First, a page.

What to Know about Colorado Tourism in the Age of Legal Marijuana

Since Jan. 1, it is legal to buy small amounts of recreational-use marijuana from specialty shops in Colorado, which has sparked some new cannabis-oriented tourism and one amusing airline ad – but not everyone is jumping on the pot bandwagon. Here’s a round-up:

Mile High Airline Promotion

Spirit Airlines has not only leaped aboard the mythical bandwagon, it has seized the reins and is merrily hurtling along the herbal highway with a new ad that proclaims, “The No Smoking Sign is Off (in Colorado)” and exhorts travelers to “Get Mile High with $10 Off Your Next” to Denver (hurry, this sale ends Jan. 6). The airline helpfully advises travelers to be sure to pack some munchies.

See other bizarre Spirit ads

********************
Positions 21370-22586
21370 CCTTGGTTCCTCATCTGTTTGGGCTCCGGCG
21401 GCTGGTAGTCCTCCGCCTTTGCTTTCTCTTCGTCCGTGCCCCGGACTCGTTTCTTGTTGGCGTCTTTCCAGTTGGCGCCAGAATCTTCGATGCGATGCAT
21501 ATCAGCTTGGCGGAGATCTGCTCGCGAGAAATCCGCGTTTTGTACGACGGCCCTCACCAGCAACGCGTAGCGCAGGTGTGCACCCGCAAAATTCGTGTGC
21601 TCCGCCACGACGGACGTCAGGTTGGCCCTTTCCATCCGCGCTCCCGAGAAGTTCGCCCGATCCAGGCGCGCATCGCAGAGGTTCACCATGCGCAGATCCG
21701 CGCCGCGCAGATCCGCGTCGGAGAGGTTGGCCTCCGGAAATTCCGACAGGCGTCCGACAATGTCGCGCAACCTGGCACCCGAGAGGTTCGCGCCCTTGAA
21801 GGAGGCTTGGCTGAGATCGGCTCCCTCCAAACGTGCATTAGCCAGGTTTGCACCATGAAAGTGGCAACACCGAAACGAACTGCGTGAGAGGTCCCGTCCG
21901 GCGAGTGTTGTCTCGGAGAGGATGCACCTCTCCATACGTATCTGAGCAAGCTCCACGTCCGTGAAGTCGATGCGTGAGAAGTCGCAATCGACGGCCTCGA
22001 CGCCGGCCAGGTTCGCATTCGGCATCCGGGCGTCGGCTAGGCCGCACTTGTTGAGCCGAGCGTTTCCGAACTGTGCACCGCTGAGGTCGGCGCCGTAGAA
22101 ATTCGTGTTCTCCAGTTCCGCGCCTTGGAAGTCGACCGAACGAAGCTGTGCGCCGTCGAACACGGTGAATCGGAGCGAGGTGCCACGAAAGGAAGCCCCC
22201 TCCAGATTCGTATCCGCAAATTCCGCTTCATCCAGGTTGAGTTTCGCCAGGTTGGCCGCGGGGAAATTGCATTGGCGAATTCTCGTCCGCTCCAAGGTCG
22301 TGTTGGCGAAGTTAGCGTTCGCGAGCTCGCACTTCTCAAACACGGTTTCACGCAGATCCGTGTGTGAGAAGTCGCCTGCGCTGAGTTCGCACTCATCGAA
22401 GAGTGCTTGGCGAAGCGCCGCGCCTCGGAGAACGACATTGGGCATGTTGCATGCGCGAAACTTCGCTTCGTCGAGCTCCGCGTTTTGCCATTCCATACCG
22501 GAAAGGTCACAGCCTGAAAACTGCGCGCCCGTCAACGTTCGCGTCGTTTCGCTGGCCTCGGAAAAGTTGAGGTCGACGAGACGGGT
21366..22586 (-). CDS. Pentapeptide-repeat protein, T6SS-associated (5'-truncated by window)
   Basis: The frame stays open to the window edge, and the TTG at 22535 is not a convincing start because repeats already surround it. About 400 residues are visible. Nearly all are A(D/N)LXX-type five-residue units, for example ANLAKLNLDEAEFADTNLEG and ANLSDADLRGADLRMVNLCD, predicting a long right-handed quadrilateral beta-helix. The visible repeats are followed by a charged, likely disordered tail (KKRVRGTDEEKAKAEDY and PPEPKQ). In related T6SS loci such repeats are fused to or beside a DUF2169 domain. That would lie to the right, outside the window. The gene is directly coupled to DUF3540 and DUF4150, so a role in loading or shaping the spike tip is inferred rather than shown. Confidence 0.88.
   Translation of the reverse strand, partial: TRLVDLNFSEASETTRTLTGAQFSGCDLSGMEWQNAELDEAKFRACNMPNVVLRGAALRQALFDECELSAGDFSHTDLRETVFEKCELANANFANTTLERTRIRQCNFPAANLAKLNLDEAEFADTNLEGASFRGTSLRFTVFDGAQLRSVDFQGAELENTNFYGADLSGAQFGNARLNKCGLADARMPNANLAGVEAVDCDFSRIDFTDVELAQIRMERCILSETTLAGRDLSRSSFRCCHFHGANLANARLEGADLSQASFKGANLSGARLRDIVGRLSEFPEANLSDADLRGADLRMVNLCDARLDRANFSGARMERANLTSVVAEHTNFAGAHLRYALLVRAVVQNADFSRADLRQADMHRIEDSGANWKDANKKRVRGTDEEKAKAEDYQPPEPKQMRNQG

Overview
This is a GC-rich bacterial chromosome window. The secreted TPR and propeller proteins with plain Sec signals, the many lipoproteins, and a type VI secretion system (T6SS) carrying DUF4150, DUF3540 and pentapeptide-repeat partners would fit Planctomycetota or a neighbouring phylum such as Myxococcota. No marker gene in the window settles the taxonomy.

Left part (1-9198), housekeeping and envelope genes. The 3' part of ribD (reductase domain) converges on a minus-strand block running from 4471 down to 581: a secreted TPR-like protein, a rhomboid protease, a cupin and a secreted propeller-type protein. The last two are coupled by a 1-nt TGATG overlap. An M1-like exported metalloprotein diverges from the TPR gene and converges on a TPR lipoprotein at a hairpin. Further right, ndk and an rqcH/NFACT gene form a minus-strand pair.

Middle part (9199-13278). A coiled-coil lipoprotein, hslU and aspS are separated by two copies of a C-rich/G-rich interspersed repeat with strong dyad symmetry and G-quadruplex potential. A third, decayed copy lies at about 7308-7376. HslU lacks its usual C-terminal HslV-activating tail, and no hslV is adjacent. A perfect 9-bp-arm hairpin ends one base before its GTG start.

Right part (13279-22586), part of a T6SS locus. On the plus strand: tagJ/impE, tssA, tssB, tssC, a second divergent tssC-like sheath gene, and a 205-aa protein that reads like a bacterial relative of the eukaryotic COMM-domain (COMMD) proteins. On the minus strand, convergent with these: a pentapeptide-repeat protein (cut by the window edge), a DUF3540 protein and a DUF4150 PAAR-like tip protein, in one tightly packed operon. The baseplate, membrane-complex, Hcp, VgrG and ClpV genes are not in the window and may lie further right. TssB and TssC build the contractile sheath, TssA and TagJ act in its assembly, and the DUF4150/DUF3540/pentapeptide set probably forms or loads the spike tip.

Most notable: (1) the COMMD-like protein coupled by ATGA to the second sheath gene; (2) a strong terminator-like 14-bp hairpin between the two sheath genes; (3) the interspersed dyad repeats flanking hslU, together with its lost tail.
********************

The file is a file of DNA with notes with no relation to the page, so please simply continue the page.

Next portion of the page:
Marijuana Tours

FareCompare has seen one apparently new enterprise – Colorado Highlife Tours – which offers excursions advertised as “safe, fun, discreet” including a range of transportation options from limos to party buses (well, of course). However, not all tourism officials are quite so enamored of cannabis celebrants.

Where Marijuana Use is Banned

According to a report by Reuters, do not try marijuana at your favorite winter resort; according to a spokesperson from Colorado Ski Country USA, “There has been a law on the books since the 1970s in Colorado that makes it illegal to ski, board or even get on a ski lift if under the influence.”

Denver Airport Smoking Policies

Do not attempt to bring even small amounts of marijuana through Denver International Airport either which remains an oasis of zero tolerance for weed. Interestingly, the airport’s website does point travelers to a tobacco smoking lounge on its premises, near the C gates (at the Smokin’ Bear Lodge bar and restaurant).

Note: Even if you travel by car instead of a plane, it is still illegal to take marijuana out of Colorado. The grass is greener only in-state.


Published: January 6, 2014